IPB Image


I'm all for discussing the whys and why nots to try and get the proper answer.

There are multiple reasons you don't get the problem on PCs.

1) The PC mainboard is properly secured to the baseplate via pegs/standoffs at multiple points across the board. This keeps the board nice and flat and prevents warping. On the 360 the board is only secured around the edges leaving it lots of room to warp and flex.

2) Most of the PC heatsink clamping methods I have seen put the clamping pressure *outside* the perimeter of the CPU, i.e. it attaches to the board or baseplate at 4 anchor points which surround the chip(which is what should be done on the 360) i.e. the clamp pressure is not focussed on the bottom side of the board under the centre of the CPU.

If the CPU/GPU was just a flat plate that sat directly on the board perhaps you wouldn't get as much of a problem, but the CPU/GPU sit above the board on top of the solder balls. So there is an air gap and therefore no equivalent downwards pressure from the top.
So the upwards pressure point under the centre of the CPU/GPU does not have the CPU/GPU sitting hard against the top of the board so the board wants to flex upwards at the centre point (towards the chips) causing the rest of the board to want to flex downwards (away from the chips).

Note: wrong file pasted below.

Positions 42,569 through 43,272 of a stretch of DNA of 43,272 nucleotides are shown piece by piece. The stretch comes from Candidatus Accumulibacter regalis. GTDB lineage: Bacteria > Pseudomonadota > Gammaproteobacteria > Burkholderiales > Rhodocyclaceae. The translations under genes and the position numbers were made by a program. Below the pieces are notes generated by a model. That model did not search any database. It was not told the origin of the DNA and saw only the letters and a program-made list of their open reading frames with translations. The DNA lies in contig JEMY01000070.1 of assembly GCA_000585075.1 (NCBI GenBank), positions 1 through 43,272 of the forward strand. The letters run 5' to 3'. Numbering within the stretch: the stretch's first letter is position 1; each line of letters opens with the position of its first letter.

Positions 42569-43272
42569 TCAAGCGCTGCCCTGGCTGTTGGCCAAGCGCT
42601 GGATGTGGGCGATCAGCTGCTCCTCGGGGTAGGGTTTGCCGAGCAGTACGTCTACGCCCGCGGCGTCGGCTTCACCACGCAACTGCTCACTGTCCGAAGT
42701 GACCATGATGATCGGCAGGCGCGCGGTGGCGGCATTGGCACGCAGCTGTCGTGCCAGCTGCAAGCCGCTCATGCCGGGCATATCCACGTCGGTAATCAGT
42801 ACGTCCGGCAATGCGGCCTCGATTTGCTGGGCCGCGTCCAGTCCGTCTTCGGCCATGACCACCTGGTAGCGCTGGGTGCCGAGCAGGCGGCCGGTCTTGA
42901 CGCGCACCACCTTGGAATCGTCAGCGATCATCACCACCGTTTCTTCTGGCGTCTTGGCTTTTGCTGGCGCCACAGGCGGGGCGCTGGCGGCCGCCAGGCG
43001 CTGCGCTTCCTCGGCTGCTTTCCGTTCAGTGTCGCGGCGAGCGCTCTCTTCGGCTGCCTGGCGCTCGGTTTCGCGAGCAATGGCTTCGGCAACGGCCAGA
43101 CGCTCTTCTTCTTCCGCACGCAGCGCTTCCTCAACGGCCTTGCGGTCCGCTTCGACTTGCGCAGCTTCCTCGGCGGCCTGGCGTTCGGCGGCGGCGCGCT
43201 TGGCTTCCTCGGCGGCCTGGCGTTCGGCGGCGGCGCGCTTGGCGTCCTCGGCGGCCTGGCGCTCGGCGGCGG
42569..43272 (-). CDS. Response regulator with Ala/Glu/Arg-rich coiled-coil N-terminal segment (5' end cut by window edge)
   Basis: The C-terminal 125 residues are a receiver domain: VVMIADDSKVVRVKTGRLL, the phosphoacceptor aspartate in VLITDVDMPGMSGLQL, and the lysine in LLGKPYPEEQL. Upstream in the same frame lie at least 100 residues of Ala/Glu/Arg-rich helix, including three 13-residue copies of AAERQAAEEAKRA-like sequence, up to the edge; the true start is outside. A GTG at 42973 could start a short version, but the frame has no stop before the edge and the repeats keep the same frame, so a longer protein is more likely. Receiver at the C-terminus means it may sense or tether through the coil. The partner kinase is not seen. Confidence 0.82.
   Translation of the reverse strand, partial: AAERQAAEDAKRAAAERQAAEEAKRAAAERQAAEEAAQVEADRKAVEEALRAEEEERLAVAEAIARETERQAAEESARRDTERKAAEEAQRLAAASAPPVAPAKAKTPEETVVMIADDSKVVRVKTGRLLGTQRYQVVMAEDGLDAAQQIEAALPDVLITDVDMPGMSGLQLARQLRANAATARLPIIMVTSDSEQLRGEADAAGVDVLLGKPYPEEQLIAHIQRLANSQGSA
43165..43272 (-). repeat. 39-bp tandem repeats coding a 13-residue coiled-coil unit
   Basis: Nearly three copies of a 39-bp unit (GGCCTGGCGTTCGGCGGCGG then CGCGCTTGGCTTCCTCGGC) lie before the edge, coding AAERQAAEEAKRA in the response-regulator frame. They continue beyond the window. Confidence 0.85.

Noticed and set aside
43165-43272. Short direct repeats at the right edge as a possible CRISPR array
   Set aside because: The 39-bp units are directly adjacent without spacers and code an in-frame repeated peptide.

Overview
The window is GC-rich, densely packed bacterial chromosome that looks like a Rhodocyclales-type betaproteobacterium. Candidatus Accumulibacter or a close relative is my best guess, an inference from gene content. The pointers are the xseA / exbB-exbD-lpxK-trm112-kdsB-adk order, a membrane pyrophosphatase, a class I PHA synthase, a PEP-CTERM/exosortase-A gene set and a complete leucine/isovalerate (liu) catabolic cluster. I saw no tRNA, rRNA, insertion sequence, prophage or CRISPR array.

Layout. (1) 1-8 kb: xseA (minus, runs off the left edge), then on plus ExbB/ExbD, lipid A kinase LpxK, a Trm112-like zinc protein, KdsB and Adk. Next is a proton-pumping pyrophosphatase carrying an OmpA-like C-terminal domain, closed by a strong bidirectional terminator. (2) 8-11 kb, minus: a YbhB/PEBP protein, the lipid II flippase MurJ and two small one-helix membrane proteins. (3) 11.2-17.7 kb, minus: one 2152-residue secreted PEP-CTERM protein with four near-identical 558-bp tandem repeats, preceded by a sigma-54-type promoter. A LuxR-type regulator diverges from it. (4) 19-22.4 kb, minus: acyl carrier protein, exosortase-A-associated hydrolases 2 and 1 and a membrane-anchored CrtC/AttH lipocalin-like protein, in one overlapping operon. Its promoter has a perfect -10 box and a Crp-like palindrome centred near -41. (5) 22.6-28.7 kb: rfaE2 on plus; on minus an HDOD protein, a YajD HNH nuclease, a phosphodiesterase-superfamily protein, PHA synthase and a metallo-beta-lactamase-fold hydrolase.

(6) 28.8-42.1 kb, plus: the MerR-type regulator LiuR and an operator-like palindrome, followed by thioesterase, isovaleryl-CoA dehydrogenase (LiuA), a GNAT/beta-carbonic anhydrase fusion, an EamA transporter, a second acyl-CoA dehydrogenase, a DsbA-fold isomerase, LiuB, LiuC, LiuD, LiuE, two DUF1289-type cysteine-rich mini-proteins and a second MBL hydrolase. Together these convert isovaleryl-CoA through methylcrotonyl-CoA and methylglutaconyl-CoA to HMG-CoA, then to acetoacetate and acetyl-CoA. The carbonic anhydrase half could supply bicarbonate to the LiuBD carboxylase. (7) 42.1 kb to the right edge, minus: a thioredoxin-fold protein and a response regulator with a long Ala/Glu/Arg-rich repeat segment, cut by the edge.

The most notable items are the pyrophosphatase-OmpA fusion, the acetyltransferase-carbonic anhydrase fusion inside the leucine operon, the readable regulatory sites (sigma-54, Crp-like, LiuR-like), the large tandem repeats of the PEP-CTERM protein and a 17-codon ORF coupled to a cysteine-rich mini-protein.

You can simulate the effect quite easily and see it happen.

Clamping the chip down properly (like on a PC) and securing the boards properly (like on a PC) makes the problem go away.

Last night I put the original clamps back on and had the ring of death within 20 minutes, put my PC style clamps back on and played for the rest of the night without incident. I fired it up again today and it is still running just fine.

So it is looking like the culprit, but really I will only know if my 360 is still running in 6 months time I guess.

#15 fahrenheit

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Posted 02 March 2007 - 06:27 AM

@Elemino -

You have to factor in the quality of the PCB that is used to produce the 360 motherboards. Its poor. Some PC motherboards cost more than the 360 itself and are of far higher quality componentry. The 360 is a high volume, mass produced product that is made as cheaply as possible because it is made at a loss to the supplier (MS).

You aren't comparing apples with apples.